NOTE 1 – SUMMARY OF SIGNIFICANT ACCOUNTING POLICIES (Continued) Earnings per Common Share: Basic earnings per common share is net income divided by the weighted average number of common shares outstanding during the period. ESOP shares are considered outstanding for this calculation unless unearned. All outstanding unvested share-based payment awards that contain rights to nonforfeitable dividends are considered participating securities for this calculation. Diluted earnings per common share includes the dilutive effect of additional potential common shares issuable under stock options. Earnings and dividends per share are restated for all stock splits and stock dividends through the date of issuance of the financial statements. Comprehensive Income: Comprehensive income consists of net income and other comprehensive income. Other comprehensive income includes unrealized gains and losses on securities available for sale which are also recognized as separate components of equity. Loss Contingencies: Loss contingencies, including claims and legal actions arising in the ordinary course of business, are recorded as liabilities when the likelihood of loss is probable and an amount or range of loss can be reasonably estimated. Management does not believe there now are such matters that will have a material effect on the financial statements. Restrictions on Cash: Cash on hand or on deposit with the Federal Reserve Bank was required to meet regulatory reserve and clearing requirements. Equity: Stock dividends in excess of 20% are reported by transferring the par value of the stock issued from retained earnings to common stock. Stock dividends for 20% or less are reported by transferring the fair value, as of the ex-dividend date, of the stock issued from retained earnings to common stock and additional paid-in capital. Fractional share amounts are paid in cash with a reduction in retained earnings. Treasury stock is carried at cost. Dividend Restriction: Banking regulations require maintaining certain capital levels and may limit the dividends paid by the bank to the holding company or by the holding company to shareholders. Fair Value of Financial Instruments: Fair values of financial instruments are estimated using relevant market information and other assumptions, as more fully disclosed in a separate note. Fair value estimates involve uncertainties and matters of significant judgment regarding interest rates, credit risk, prepayments, and other factors, especially in the absence of broad markets for particular items. Changes in assumptions or in market conditions could significantly affect these estimates. Operating Segments: While the chief decision-makers monitor the revenue streams of the various products and services, operations are managed and financial performance is evaluated on a Company-wide basis. [Insert one of the following three sentences or something similar to appropriately explain why disaggregated information, such as by branch or subsidiary bank, is not presented: Operating results are not reviewed by senior management to make resource allocation or performance decisions. OR Discrete financial information is not available other than on a Company-wide basis. OR Operating segments are aggregated into one as operating results for all segments are similar.] Accordingly, all of the financial service operations are considered by management to be aggregated in one reportable operating segment.51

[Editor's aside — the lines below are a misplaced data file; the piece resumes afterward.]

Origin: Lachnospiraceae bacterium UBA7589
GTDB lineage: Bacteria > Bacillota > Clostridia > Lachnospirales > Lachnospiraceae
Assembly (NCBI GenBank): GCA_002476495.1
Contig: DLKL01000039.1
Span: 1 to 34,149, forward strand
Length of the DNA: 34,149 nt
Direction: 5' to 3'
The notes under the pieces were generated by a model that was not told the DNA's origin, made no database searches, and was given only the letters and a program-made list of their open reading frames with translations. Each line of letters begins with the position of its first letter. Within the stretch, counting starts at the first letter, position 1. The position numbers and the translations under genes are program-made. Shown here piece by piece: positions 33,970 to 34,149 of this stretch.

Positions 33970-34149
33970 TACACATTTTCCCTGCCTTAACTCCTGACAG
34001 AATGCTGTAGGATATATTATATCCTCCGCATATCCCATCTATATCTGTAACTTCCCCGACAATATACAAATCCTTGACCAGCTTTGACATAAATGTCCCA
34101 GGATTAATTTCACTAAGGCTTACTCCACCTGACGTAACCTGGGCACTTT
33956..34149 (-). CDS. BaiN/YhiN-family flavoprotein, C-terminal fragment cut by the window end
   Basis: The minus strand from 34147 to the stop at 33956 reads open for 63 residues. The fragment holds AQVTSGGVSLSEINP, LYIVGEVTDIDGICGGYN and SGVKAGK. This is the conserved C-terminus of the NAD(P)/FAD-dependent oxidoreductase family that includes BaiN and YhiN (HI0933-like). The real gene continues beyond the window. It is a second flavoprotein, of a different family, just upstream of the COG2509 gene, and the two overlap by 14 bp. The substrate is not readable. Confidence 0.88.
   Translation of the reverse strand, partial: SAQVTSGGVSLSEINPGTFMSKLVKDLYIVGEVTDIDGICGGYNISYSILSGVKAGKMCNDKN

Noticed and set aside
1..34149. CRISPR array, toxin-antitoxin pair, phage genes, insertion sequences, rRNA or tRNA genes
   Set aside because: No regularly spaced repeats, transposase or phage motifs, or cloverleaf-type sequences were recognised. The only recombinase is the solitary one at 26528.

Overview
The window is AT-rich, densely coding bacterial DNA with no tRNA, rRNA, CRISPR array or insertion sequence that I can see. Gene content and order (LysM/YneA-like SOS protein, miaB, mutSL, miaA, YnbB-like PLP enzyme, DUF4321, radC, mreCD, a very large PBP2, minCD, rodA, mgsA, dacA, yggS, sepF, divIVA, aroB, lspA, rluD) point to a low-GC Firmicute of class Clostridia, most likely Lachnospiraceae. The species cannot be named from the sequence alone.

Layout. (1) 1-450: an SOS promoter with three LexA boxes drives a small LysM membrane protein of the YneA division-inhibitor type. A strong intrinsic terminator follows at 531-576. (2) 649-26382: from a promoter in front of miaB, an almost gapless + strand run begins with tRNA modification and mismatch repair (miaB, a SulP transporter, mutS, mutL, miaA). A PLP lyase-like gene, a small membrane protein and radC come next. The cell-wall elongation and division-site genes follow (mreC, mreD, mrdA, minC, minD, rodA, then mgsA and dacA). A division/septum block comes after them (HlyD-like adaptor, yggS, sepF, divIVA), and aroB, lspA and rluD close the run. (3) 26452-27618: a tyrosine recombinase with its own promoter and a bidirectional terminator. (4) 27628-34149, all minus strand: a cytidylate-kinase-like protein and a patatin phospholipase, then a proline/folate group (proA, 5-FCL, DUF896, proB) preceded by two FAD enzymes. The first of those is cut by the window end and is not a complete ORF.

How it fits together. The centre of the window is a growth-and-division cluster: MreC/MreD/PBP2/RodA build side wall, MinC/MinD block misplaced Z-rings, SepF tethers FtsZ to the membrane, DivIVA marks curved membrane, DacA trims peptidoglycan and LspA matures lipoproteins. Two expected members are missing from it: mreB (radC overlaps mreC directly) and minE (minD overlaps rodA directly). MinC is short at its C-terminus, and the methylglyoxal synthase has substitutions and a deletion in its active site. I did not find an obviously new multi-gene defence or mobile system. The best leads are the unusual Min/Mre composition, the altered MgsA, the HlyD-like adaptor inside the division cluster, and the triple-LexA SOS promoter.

• NOTES TO CONSOLIDATED FINANCIAL STATEMENTS (Dollar amounts in thousands except per share data)

    (Continued)

    23.

    NOTE 1 – SUMMARY OF SIGNIFICANT ACCOUNTING POLICIES (Continued) NOTE 1 - Adoption of New Accounting Standards: On January 1, 2019, the Company adopted ASU No. 2016-02 “Leases (Topic 842)” and subsequent amendments thereto, which requires the Company to recognize most leases on the balance sheet. We adopted the standard under a modified retrospective approach as of the date of adoption and elected to apply several of the available practical expedients, including:

    • Carry over of historical lease determination and lease classification conclusions • Carry over of historical initial direct cost balances for existing leases • • Accounting for lease and non-lease components in contracts in which the Company is a lessee as